Hammond: Explaining my ‘no’ vote on the ‘lifeline’ bill

MACOMB –Assistant House Minority Leader Norine K. Hammond (R-Macomb) issued the following statement after the passage of HB 109, also known as the “lifeline” bill:

“I want to make it abundantly clear to all of the citizens of the 93rd District my reason for voting ‘no’ on HB 109. First, let me address the timeline for context. The amendment, which became the bill, was filed less than 24 hours before it was voted on in committee and on the House floor. In that time, I quickly read the bill and our research staff did an on-the-fly analysis of the funds that would be appropriated as a result of the bill’s passage.

On the morning of April 6, my intention was to vote ‘yes’ on HB 109 because at the time all I knew was our state universities need operating funds and Illinois college students need MAP grants. After being able to assess the funds that would be appropriated, a few key elements ultimately shaped my vote. In regard to the funds that would be appropriated to higher education (including MAP grants), all of this money in the bill is appropriated from the Education Assistance Fund. Moreover, based on our estimate, if the money gets appropriated (i.e., assuming it passes the Senate and the Governor signs the bill), the fund would break even by the end of the fiscal year. On this point, I wanted to vote yes.

The bill didn’t just appropriate funds for higher education, though; the bill also appropriated money to social services. This would not have been an issue if this bill was not drafted in haste. There were programs that were being funded in this bill that do not exist. Let me repeat that: millions of taxpayer dollars would be appropriated to programs that do not exist. Additionally, and unfortunately, the social services portion of this bill is underfunded by over $60 million. And, if this bill were to pass into law, this means the millions of dollars going to non-existent programs won’t be able to go to the social services and programs not included in this bill from the start.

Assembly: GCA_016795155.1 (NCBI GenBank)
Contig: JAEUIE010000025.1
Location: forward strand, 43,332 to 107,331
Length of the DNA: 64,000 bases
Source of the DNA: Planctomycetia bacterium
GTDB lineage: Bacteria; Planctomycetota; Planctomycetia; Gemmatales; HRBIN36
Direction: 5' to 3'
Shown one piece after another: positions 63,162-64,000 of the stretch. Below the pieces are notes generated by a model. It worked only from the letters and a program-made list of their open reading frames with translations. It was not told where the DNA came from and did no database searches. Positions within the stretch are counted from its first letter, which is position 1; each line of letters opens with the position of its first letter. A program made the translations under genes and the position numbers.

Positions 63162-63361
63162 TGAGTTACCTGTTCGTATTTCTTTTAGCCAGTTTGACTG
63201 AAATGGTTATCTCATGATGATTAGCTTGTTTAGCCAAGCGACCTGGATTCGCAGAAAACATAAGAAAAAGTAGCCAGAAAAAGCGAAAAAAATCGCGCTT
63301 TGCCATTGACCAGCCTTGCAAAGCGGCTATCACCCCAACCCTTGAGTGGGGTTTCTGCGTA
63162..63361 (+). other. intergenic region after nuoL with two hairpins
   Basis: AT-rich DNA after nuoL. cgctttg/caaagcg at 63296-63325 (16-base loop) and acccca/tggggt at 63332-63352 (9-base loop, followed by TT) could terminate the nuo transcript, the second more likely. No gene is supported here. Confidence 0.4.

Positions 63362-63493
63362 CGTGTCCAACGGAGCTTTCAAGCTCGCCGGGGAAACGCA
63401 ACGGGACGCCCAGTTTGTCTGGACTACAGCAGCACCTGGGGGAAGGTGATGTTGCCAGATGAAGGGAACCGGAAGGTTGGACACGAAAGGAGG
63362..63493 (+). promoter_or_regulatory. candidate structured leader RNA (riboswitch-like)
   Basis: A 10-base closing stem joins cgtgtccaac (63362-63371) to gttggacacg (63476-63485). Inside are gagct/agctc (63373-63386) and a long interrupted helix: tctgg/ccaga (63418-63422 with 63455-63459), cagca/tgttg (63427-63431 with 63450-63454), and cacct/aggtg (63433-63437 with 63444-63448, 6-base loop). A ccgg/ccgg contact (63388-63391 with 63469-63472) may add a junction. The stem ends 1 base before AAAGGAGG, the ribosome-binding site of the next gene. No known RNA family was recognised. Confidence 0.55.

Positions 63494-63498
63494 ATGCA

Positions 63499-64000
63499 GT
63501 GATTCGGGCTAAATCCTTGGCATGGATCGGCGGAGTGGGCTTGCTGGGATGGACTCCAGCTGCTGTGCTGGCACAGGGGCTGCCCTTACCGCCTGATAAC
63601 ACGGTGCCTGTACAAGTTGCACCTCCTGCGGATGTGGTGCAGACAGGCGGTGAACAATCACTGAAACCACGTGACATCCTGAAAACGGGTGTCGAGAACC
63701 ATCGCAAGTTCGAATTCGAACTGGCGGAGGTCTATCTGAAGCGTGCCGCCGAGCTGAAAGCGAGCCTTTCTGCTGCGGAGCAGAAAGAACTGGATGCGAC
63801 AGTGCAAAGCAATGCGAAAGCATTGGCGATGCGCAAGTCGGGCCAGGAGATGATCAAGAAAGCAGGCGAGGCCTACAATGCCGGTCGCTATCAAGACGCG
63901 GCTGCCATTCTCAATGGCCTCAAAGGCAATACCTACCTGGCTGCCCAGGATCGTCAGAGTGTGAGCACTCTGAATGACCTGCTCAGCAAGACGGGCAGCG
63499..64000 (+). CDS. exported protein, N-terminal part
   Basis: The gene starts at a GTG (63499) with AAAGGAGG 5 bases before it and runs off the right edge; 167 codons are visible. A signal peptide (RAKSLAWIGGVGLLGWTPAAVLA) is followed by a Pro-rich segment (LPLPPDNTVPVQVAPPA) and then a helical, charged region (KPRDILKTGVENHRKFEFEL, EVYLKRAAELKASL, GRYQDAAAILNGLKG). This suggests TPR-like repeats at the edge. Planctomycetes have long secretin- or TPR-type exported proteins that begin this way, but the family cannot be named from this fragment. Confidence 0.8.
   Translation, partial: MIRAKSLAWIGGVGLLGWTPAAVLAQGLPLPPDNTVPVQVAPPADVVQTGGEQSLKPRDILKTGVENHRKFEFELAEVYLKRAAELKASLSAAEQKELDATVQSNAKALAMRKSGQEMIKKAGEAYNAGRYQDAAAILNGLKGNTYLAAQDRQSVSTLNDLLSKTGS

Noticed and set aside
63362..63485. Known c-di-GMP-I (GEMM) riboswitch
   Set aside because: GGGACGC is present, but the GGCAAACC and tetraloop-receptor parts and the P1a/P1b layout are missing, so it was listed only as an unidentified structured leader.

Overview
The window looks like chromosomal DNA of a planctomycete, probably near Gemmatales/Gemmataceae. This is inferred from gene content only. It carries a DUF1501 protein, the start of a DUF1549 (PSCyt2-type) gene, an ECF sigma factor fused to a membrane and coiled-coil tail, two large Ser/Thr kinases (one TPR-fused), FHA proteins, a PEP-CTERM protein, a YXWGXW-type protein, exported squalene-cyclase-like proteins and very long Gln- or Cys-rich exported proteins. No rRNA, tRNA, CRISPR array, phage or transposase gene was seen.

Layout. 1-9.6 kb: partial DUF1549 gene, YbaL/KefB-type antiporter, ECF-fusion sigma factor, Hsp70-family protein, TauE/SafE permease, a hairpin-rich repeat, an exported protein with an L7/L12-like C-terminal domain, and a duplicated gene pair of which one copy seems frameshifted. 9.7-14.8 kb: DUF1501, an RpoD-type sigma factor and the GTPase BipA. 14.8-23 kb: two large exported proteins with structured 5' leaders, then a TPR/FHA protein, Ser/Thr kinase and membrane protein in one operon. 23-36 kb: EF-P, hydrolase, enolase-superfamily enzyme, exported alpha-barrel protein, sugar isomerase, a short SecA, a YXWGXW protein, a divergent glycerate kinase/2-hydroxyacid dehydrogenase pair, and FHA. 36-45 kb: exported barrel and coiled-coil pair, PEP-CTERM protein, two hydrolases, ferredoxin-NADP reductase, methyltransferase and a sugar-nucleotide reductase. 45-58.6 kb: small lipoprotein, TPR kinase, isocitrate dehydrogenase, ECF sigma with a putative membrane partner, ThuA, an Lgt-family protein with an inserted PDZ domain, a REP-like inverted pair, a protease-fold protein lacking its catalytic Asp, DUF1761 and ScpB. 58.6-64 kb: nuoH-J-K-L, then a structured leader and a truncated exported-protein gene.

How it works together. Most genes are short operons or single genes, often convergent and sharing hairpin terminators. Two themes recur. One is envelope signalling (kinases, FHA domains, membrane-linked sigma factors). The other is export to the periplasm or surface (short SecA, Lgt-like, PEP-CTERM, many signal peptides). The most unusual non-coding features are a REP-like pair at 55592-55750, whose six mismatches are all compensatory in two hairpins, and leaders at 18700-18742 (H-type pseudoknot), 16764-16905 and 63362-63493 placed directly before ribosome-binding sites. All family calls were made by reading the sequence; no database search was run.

Even more concerning, the Senate had already adjourned by the time the House voted on the bill. This wouldn’t be a problem except that the Senate is not scheduled to return until April 25. At that point, they could take up the bill and pass it. However, we would all be foolish not to think what the Governor would do if the bill passed the Senate. The Governor has already vowed to veto this bill. I am not pointing this out to say that we shouldn’t pass bills that the Governor doesn’t like; I am pointing this out because if the Governor vetoes the bill and it comes back to the House and then the Senate, so much time will have been wasted over a bill that could be so much more comprehensive. Simply put, a reasonable, compromise budget that truly funds higher education, social services, services for seniors, and so many other worthy state services and programs has just been delayed as a result of this bill’s passage in the House.

I remain ready and committed to working with any and all members of the General Assembly, who want to take this process seriously, on a comprehensive, compromise budget that adequately funds all of the state’s vital services. I only hope that this can be accomplished sooner, rather than later.”

Hammond represents all or part of Brown, Cass, Fulton, Knox, Mason, McDonough, Schuyler and Warren counties.

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